For the families of military personnel, it is always a daunting task to live a normal life knowing that their loved ones willingly put their lives on the line during deployments — never knowing if their loved ones will return home alive. Director Denzel Washington follows this pain in his recently released film “A Journal for Jordan,” which details the beautiful love story of a journalist and a deployed soldier who writes a journal and book for their then-infant son to better understand who his parents were when they met and who they evolved into.
Based on a true story, “A Journal for Jordan” incorporates an abundance of flashbacks from the point of view of single mother and senior editor for The New York Times Dana Canedy, played by Chanté Adams. Canedy’s flashbacks help her reflect on how she met, fell in love with, got engaged to and started a family with 1st Sgt. Charles Monroe King of the U.S. Army, played by Michael B. Jordan, before losing him to war.
The film begins with Canedy as a successful journalist and single mother to Jordan, her 10-month-old son. Still struggling to juggle her career, her responsibilities as a newly single mother and the recent death of her fiancé, Canedy decides to write a memoir dedicated to her son in the hopes that he will one day read it and know who his parents were both as individuals and as a couple, how his parents met and fell in love and how much his parents loved him. From there, the film switches back and forth between Canedy’s memories of their relationship throughout the years to the present day.
In “A Journal for Jordan,” the couple meets when Canedy, who works and lives in New York, pays a visit to her childhood home in Kentucky and enters the house to find King hanging a photo for her father. King and Canedy engage in conversation and become fascinated with one another. The pair spends some time together before Canedy returns to New York and does not hear from King again for a few weeks.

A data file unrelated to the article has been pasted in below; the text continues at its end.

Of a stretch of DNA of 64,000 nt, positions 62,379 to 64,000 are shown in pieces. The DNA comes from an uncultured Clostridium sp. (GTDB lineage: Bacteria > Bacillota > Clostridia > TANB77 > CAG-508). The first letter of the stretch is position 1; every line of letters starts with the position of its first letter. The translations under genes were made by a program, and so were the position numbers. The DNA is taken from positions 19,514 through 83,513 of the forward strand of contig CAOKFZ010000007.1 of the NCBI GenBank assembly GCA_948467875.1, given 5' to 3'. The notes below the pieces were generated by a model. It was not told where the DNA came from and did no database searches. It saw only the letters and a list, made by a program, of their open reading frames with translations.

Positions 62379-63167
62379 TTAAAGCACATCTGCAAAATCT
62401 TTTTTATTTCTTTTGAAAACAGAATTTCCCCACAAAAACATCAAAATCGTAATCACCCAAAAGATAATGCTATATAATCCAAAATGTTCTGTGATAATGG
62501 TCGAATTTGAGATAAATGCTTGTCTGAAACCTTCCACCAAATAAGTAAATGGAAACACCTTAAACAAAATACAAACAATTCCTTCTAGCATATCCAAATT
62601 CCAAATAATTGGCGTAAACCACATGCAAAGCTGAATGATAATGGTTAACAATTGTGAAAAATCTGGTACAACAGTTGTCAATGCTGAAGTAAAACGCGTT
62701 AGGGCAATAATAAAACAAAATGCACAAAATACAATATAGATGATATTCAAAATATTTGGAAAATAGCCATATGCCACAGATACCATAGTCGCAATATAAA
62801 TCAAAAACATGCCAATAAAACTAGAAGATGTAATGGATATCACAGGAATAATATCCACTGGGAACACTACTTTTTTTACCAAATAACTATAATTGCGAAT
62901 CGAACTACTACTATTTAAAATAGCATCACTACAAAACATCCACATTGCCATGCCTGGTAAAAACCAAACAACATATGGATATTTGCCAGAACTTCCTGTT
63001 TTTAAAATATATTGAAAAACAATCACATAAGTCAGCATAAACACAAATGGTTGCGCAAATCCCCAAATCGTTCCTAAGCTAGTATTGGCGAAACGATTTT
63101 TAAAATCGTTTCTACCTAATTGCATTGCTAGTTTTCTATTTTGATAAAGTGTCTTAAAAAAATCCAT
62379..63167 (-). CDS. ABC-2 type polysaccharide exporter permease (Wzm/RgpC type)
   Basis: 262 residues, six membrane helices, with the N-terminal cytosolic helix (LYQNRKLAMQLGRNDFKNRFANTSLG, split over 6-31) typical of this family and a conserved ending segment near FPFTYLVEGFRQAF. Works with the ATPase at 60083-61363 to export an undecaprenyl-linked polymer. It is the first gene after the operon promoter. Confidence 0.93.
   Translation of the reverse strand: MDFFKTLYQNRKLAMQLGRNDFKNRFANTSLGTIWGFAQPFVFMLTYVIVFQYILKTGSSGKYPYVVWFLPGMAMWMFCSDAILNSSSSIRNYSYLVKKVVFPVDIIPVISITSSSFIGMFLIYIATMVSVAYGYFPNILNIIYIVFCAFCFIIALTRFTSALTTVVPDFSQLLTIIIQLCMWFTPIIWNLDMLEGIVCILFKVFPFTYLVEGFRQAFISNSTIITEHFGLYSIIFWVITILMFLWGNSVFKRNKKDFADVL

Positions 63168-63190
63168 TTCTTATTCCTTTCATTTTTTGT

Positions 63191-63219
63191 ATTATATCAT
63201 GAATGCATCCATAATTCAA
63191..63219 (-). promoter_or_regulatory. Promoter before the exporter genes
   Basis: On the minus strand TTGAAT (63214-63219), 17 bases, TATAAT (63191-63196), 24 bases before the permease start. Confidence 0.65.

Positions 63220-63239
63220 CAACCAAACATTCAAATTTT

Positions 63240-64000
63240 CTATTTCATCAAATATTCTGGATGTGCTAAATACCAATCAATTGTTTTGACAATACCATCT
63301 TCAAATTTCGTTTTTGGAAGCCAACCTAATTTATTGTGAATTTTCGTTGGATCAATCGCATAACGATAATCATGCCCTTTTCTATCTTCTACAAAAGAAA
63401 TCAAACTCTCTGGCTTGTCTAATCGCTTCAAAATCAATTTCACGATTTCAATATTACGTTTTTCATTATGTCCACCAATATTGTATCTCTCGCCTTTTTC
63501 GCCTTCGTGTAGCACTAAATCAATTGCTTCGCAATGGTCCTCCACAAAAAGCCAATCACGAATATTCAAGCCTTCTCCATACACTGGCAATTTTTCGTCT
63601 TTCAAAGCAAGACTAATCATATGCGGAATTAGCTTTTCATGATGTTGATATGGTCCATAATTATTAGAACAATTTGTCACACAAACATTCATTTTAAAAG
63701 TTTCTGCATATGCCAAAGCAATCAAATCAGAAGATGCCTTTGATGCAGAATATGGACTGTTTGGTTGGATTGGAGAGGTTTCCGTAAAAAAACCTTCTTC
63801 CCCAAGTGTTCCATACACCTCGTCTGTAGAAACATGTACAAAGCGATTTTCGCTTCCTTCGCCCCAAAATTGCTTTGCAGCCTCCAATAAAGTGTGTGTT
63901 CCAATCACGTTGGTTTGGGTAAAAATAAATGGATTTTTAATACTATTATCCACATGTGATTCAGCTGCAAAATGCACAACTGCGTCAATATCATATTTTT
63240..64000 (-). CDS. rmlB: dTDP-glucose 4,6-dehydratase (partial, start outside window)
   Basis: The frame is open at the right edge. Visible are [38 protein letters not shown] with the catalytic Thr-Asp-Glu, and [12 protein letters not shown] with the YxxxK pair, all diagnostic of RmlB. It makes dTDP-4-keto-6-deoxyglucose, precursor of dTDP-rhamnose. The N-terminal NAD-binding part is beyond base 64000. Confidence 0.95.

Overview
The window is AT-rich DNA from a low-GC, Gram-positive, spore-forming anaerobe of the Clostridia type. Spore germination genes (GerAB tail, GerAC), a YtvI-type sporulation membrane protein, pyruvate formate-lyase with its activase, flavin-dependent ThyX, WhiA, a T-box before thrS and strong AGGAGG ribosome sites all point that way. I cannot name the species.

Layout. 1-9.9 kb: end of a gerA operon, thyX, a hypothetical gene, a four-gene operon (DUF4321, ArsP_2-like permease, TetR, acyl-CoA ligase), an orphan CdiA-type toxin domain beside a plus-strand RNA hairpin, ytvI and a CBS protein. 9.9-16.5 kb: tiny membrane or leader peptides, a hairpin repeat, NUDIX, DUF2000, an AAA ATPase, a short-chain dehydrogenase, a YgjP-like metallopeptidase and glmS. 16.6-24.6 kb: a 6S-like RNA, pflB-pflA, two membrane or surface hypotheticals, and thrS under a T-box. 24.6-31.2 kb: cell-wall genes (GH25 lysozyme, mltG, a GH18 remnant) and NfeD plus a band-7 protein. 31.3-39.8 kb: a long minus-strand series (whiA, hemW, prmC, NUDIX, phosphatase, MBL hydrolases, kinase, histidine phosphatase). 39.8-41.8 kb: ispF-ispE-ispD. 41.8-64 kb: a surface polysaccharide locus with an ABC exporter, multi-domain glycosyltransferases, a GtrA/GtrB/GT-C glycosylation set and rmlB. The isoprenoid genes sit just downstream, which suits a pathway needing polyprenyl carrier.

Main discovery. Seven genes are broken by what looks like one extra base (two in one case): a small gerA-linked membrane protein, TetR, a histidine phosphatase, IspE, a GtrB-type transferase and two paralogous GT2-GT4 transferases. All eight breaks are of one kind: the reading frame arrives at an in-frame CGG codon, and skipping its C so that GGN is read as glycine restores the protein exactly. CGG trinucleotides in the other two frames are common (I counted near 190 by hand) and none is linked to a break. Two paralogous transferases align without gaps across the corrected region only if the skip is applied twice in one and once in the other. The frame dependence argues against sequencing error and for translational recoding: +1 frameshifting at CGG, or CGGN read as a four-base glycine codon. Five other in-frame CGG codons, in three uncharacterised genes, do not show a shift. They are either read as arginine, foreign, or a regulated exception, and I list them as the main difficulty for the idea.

King eventually reaches out to Canedy, and they begin talking on the phone regularly. Days turn into weeks, and weeks turn into months. After a while, Canedy and King plan King’s visit to New York. Rather than having King stay at a hotel, Canedy welcomes him to stay with her in her apartment. The first trip goes so well that King begins to make more frequent visits to New York and stays with Canedy each time. Their strong feelings for one another soon evolve into a romantic relationship, and the two make it official. The film depicts Canedy and King as any other couple; they laugh, cry, argue and look after each other.
Toward the middle of the Sony Pictures movie, Canedy finds out that King received orders to Baghdad and suggests that they have a baby together. King agrees, and they conceive their baby boy, Jordan. In fear that King may not come back from the war alive, Canedy gifts him an empty journal that he can use to write messages and words of advice for their son so he will have a way to get to know his father in case he does not return home.